Few studies have evaluated the prevalence rates of myopia in different populations using similar methods, protocols, and equipment. One of our hypotheses is that any differences in the prevalence rates of myopia in studies of different populations with similar ethnic background and using identical methods may be attributed primarily to environmental influences such as near-work activity. To our knowledge, there are few epidemiologic studies that have simultaneously evaluated both the role of near-work activity and night-lights in the development of myopia.

We aimed to determine the association among near-work activity, night-lights, and myopia in Chinese schoolchildren in Singapore and Xiamen, China. Our comparative study was conducted in Singapore and Xiamen (previously called Amoy) in Southeast China. Most Chinese in Singapore migrated from the southern parts of China, and a large proportion of children are of the same dialect group (Hokkien).

PARTICIPANTS AND METHODS

The initial cross-sectional results of a multicenter Singapore-Xiamen concurrent cohort study are reported herein. Chinese children in an eastern school (grades 1 and 2) and a northern school (grades 1-3) in Singapore and Chinese children in 2 city (grade 2) and 2 countryside schools (grade 2) in Xiamen were invited to join the study. Children with chronic medical disorders, such as hypothyroidism, syndrome-associated myopia conditions, or allergy to eyedrops, or those who were treated with other modalities to prevent myopia, were excluded. There were 1005 children from Singapore who agreed to join the study, and only Chinese children (n = 729) were enrolled in the Singapore-Xiamen concurrent cohort study. In Xiamen, 369 Chinese children joined the study; thus, there was a total of 1098 Chinese children. The participation rates in Singapore and Xiamen were 62.8% and 91.0%, respectively. The proportion of Singapore children who reported shortsightedness before the school eye examination was 27.3% for those who participated compared with 26.8% for those who did not. The results of a preliminary study conducted in Xiamen in 1998 have been reported elsewhere.19 Informed consent was obtained from parents after the nature of the study was explained, and the conduct of the study followed the tenets of the Declaration of Helsinki. Approval was obtained from the ethics committee, Singapore National Eye Center, and the ethics committee, Xiamen Eye Institute.

REFRACTIVE ERROR MEASUREMENTS

The children were examined in November 1999 in Singapore and in April 2000 in Xiamen. A group of investigators from Singapore supervised the eye examination team in April 2000 in Xiamen. The same protocol, measurement techniques, and equipment were used in Singapore and Xiamen. All equipment in Singapore and Xiamen were calibrated at the beginning of the study. Corrected and uncorrected distance visual acuity was measured in the right and left eyes using logMAR charts following a standard protocol.20 After instillation of 0.5% proparacaine hydrochloride, 3 drops of 1% cyclopentolate hydrochloride were instilled 5 minutes apart. At least 30 minutes after the last drop, an autokeratorefractometer (Canon RK 5; Canon Inc Ltd, Tochigiken, Japan) was used to obtain 5 consecutive refractions and corneal curvature measurements in 2 meridia, each 90° apart. Ultrasound biometry measurements(best average of 6 values) were performed using a biometry unit (Nidek Echoscan model US-800; Nidek Co Ltd, Tokyo, Japan; probe frequency of 10 mHz). Before the procedure, the corneas were anesthestized with 1 drop of 0.5% proparacaine. All refractive error and biometry measurements were performed by personnel who had no knowledge of risk factor information obtained from the questionnaire(M.-Z.Z., Z.-F.F., and M.-H.P.).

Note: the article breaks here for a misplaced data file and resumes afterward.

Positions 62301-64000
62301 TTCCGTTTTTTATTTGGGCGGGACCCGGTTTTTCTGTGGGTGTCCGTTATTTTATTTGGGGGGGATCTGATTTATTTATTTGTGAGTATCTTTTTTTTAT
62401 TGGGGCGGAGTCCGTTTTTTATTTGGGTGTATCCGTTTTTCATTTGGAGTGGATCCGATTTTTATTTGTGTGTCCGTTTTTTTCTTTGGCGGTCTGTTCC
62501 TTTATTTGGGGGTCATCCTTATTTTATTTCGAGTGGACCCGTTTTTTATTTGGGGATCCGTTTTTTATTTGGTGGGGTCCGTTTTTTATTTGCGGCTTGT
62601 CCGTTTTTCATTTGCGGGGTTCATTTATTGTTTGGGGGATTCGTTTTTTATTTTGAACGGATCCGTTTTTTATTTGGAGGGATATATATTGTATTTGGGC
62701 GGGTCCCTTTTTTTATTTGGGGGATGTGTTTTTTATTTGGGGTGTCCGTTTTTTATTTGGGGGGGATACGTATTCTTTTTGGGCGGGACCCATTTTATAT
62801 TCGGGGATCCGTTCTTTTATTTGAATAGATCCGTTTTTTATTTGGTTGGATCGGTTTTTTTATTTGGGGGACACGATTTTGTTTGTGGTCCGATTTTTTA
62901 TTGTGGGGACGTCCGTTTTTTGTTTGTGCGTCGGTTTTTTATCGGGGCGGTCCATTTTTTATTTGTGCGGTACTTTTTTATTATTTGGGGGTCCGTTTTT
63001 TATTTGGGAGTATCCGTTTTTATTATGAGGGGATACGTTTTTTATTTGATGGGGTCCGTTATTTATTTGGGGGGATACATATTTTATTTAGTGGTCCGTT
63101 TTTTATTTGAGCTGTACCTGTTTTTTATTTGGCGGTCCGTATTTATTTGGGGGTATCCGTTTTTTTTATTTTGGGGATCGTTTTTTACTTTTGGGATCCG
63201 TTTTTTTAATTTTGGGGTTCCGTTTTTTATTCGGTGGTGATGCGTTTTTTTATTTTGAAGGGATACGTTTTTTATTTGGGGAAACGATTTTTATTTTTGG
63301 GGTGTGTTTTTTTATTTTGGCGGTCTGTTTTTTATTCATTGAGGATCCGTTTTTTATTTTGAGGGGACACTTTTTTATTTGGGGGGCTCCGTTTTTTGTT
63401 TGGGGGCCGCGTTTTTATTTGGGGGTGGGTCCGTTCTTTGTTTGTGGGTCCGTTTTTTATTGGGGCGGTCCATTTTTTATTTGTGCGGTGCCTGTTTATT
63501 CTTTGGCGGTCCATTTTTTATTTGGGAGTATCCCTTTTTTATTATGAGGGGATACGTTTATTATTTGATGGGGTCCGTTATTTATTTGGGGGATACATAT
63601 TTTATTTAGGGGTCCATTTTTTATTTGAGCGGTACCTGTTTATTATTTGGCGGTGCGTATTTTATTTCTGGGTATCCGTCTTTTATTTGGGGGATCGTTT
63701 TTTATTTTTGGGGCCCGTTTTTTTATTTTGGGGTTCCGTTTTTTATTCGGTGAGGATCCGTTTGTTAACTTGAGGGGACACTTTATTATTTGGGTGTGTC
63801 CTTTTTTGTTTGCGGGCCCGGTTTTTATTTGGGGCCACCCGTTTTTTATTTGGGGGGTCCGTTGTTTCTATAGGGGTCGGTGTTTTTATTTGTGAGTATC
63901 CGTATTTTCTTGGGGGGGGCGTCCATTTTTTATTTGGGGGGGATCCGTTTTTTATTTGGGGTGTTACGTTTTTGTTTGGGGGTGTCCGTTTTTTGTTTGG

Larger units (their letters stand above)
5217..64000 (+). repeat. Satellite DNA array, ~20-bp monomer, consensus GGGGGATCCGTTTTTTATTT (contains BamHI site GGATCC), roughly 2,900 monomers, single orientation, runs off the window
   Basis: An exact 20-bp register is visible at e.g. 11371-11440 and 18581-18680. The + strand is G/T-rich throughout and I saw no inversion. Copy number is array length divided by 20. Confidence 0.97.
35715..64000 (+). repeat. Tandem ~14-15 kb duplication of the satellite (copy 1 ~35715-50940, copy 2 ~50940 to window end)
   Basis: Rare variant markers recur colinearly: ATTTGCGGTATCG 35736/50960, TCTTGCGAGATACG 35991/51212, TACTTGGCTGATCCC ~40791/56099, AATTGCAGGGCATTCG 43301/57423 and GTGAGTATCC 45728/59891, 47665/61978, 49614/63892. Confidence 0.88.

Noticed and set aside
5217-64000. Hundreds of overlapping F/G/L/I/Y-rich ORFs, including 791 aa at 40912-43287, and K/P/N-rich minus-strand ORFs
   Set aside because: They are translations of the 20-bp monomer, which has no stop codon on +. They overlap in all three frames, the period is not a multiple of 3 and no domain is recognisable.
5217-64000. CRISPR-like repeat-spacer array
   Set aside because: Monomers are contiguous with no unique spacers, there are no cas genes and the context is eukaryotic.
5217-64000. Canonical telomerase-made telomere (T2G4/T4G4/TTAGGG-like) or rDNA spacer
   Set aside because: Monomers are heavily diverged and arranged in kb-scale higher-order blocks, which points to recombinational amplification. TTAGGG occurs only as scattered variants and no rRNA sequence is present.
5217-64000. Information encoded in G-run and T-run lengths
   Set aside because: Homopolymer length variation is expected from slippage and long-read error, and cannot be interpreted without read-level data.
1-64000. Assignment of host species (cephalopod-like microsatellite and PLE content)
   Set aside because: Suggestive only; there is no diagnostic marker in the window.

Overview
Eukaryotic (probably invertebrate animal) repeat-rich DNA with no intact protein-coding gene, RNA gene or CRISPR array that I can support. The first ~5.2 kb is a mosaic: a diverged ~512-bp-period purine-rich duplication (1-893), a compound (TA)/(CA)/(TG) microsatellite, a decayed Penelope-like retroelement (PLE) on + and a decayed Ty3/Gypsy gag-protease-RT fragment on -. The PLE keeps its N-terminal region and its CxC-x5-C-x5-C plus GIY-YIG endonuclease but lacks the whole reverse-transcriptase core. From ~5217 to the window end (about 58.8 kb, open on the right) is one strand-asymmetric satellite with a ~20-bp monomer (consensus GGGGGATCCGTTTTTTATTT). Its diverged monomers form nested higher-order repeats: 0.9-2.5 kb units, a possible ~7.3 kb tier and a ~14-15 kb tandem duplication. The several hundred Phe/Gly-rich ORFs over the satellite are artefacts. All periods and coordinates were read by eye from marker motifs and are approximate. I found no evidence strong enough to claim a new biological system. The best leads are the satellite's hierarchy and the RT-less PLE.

QUESTIONNAIRE

Parents in both Singapore and Xiamen completed an 8-page questionnaire. This questionnaire was translated into Chinese because a large proportion of parents in Xiamen and Singapore could not read the written English language. Information on sociodemographic factors, such as father's and mother's completed level of education, was obtained. We asked about the number of hours of reading per day, number of books read per week, and a near-vision task index (adding 3 times reading, 2 times computer use, and 2 times video game use in hours per day).21 The intraclass correlation coefficient of the reliability of near-work activity was 0.87 (95% confidence interval[CI], 0.85-0.91), and the intraclass correlation coefficient for near-work activity compared with four 24-hour diaries was 0.50 (95% CI, 0.34-0.66).22 In addition, questions on additional reading or music classes were included. The time spent reading and writing in each country is uniform because a standard school syllabus is used. The median time spent reading and writing in Xiamen and Singapore during school time are similar(median of 2.0 hours per day in both Xiamen and Singapore) as documented by 1-day school diaries completed by research assistants in all classes in all participating schools in Singapore and Xiamen. Questions on exposure to night-lights, light from the adjacent room or window, and room lights while sleeping before 2 years of age, before 1 year of age, at 2 years of age, at 4 years of age, and in the past year were asked.23 We determined whether the child's parents were myopic by asking the parents whether they were wearing spectacles or contact lenses for shortsightedness. The age of onset of myopia was assessed by asking when the child first wore spectacles for shortsightedness. In addition, we asked whether the child performed eye exercises regularly following the 4 steps.